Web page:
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AT THE WHEEL REVIEWS: TRUCKS

Diesel Does It: The BMW X5 3.0d Euro Version   

 

By Frederick Staab   Cruise Control Radio.Com

 

 

Neal Sedaka said it best: “Breaking up is hard to do.” With pressure from sky-high gas prices and scowls from green groups, the once-solid love affair between American drivers and the high-and-mighty, 22-foot long, never-meet-a-gas-station-I-could-pass-up SUV is showing some cracks. Those cracks may be on their way to becoming gaping holes with news like Hummer reporting a 24 percent drop in sales so far this year and other manufacturers showing sales drops of more than 15 percent.

Although they still love the interior space, that long hood and in-your-face styling, cost-conscious drivers tired of $100 fill-ups are starting to flirt with the new breed of crossover vehicles and even that honey from the past, the
good old station wagon. Is there no hope for this big SUV and driver-love relationship?

Well, I had a chance to drive a bit into the future in a vehicle that just might be able to patch things up between the love birds. The folks at BMW provided me with an X5 3.0d currently only available in
Europe. Power came in the form of a straight six-cylinder turbocharged diesel that made use of all the latest tech, including efficient common rail fuel injection, a variable vane geometry turbocharger and four valves per cylinder. The horsepower may not seem too impressive at 184, but the mind-blowing 302 lb.-ft. torque that maxes out in the workaday 2,000 to 3,000 rpm range is what may make you crave a diesel.

The X5 3.0d Sport Activity Vehicle (SAV) gives up none of the luxuries of its gas-powered family members; it still has all of its size, looks and road manners. Yes, the permanent four-wheel drive is part of the “D” package, and if you are looking for a bit of glitz, the X5 3.0d sport model adds 19-inch alloy wheels and a sports suspension and a number of other up fits.

When it comes to performance on the road, I know what you’re picturing. It’s a flashback to the late ’70s and early ’80s: You’re stuck in traffic behind the guy with black smoke pouring out the back of his diesel car that’s clattering to get out of its own way. Back then, you could easily tell who owned a diesel by the soot caked on the back of the car. It’s time to erase all those memories.


  The X5 Euro tester fired up easily. While all our testing was done in warm weather, the 3.0d is capable of starting immediately in temperatures down to 23 degrees, and if it’s colder, a fast automatic preheating system allows two-second starts in subzero temps. The straight-six engine configuration is smooth by nature and exhibited just slightly more vibration than a gas engine with very little idle clatter. The three-liter diesel was teamed with a five-speed automatic that featured manual shift capability which definitely comes in handy.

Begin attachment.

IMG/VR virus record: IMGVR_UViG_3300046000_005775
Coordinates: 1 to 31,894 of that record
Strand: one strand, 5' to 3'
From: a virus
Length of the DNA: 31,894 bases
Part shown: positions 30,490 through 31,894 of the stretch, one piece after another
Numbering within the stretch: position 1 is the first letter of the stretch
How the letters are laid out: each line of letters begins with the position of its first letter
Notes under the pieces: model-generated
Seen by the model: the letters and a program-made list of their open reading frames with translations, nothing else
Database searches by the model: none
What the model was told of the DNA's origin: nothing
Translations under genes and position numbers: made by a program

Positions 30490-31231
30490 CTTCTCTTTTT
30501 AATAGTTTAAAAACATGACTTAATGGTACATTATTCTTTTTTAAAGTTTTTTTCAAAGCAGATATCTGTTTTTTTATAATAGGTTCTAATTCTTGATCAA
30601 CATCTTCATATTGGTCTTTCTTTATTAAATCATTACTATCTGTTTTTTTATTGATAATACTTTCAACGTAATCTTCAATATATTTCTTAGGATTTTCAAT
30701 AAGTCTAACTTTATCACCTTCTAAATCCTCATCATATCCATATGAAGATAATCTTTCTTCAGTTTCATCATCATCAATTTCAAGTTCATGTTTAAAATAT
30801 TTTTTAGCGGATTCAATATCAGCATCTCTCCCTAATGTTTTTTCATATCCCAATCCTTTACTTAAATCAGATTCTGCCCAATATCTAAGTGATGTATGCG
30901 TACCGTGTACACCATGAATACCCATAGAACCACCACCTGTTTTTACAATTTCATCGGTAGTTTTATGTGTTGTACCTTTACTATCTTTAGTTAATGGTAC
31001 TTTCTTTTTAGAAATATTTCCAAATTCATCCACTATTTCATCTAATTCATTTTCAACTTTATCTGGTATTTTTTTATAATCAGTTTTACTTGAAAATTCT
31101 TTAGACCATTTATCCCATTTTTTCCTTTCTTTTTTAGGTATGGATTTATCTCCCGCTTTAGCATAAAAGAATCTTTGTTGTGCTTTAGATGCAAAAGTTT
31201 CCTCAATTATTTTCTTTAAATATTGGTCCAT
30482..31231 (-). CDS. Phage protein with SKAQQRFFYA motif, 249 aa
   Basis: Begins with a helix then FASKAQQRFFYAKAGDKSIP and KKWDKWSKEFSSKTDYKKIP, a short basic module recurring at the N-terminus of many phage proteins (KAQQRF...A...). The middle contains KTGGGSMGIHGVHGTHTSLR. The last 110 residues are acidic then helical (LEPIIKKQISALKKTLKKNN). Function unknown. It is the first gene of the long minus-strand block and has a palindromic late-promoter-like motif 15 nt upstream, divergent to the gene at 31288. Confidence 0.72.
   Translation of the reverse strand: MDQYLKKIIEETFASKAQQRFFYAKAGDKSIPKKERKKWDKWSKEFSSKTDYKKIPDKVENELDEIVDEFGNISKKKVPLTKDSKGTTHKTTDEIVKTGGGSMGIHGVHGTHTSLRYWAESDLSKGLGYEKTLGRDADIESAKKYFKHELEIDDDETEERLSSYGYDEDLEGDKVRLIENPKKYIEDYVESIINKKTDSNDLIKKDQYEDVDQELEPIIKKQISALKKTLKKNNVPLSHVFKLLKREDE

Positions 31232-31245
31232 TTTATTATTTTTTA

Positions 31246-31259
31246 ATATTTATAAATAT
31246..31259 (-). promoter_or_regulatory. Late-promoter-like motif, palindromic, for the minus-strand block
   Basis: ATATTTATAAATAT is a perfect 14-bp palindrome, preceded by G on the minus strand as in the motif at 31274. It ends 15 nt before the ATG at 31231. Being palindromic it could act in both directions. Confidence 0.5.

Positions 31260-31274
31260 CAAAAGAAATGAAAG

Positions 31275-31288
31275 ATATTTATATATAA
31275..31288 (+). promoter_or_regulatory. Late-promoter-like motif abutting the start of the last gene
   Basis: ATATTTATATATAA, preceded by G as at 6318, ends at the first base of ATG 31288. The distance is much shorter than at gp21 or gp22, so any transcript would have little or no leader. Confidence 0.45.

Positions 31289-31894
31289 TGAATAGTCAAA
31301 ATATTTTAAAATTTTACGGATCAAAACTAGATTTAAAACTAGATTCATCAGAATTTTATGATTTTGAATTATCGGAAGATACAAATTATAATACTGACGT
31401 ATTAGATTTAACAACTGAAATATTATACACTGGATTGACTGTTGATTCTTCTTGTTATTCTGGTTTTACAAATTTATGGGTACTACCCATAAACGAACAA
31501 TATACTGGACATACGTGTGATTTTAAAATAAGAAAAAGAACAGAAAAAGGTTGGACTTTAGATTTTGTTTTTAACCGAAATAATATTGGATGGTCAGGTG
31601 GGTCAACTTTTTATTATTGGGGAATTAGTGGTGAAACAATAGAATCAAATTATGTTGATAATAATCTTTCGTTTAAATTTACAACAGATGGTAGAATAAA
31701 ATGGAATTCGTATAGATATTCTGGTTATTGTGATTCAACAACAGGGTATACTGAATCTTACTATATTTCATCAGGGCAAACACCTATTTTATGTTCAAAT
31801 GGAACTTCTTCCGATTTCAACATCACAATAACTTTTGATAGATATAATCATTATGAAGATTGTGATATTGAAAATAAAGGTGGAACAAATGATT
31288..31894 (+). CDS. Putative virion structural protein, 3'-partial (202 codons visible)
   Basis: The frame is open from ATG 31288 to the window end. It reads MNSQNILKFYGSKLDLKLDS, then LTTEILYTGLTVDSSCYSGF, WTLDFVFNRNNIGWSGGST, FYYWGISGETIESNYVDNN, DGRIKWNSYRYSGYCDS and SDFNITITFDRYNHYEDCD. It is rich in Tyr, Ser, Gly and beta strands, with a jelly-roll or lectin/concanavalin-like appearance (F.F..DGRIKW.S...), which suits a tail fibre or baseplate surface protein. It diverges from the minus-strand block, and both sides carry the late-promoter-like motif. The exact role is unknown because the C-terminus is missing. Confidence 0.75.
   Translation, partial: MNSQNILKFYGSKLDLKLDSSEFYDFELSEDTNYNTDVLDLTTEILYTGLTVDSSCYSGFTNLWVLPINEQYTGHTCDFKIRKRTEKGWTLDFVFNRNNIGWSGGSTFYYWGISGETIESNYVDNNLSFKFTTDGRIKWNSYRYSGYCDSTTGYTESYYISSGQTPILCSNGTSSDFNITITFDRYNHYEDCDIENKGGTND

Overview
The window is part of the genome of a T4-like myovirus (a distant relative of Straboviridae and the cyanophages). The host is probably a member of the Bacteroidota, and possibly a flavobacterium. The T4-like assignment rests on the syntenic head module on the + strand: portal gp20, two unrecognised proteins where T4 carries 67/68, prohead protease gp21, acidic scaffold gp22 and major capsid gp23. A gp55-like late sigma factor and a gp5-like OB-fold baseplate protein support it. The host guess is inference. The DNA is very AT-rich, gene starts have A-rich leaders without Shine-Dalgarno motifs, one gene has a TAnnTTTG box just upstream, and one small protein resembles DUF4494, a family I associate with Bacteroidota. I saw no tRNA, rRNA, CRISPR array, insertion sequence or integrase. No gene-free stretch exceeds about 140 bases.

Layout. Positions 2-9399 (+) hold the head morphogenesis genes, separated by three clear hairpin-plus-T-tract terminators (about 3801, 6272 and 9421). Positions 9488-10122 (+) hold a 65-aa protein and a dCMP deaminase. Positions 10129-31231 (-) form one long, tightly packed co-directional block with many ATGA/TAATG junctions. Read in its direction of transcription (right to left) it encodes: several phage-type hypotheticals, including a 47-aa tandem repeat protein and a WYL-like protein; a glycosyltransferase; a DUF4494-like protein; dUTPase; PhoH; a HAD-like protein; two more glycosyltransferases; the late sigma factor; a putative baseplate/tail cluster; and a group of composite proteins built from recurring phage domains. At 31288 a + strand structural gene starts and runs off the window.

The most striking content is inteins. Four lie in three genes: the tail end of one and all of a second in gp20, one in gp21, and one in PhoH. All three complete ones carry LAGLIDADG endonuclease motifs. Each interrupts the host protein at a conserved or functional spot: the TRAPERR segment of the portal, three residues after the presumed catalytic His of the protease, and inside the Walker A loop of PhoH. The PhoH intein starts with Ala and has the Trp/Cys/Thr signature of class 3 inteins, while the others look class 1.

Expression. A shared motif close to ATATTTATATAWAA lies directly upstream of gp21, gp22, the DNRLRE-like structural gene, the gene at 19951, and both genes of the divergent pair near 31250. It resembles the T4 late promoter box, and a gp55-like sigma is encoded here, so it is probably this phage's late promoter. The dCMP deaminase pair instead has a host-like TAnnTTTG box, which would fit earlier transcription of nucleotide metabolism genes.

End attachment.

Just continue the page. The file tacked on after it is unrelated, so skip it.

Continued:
Around town, the X5 behaved nicely and never gave away its love for diesel fuel. With an exhaust note somewhat like a V-6 gas engine, there was little or no trace of diesel fumes. Even with the sunroof and windows open, interior noise level was low as well.

I had the chance to put more than 500 miles on the 3.0d tester with a great deal of it being at highway speeds. From a dead start, the X5 will reach 62 mph in about 10.5 seconds –acceptable for a 4,667-pound SUV, oh, I mean SAV. Maintaining 65 mph or above was not a struggle. However, when picking up speed to change lanes or re-accelerating after a traffic slowdown, I had to make frequent use of the manual downshift capability of the five-speed auto. At times, it seemed like the transmission was holding the vehicle back more than the diesel engine.
 

  But now to answer the question: can higher mpg diesel power rekindle the love affair between American drivers and large SUVs, and more importantly to the manufacturers, can diesels increase sales? When after heavy calculations and many kilometer-to-mile conversions, I figure the X5 3.0d got about 26 to 27 mpg on the highway. Not bad for a vehicle that runs clean and has gobs of torque for towing or hauling.

Since the X5 3.0d never exhibited any diesel stereotypes of black smoke or loud clatter, most people I encountered during the test drive thought I had your typical gas-powered BMW. Even the filling station attendant who came running up yelling, “Mister, do you know you are putting diesel fuel in that truck?!”

It’s worth noting that BMW has introduced a new version of the 3.0d engine putting out 218 horsepower with a stump-pulling 369 lb.-ft. of torque.

LINKS: http://www.bmwusa.com


  

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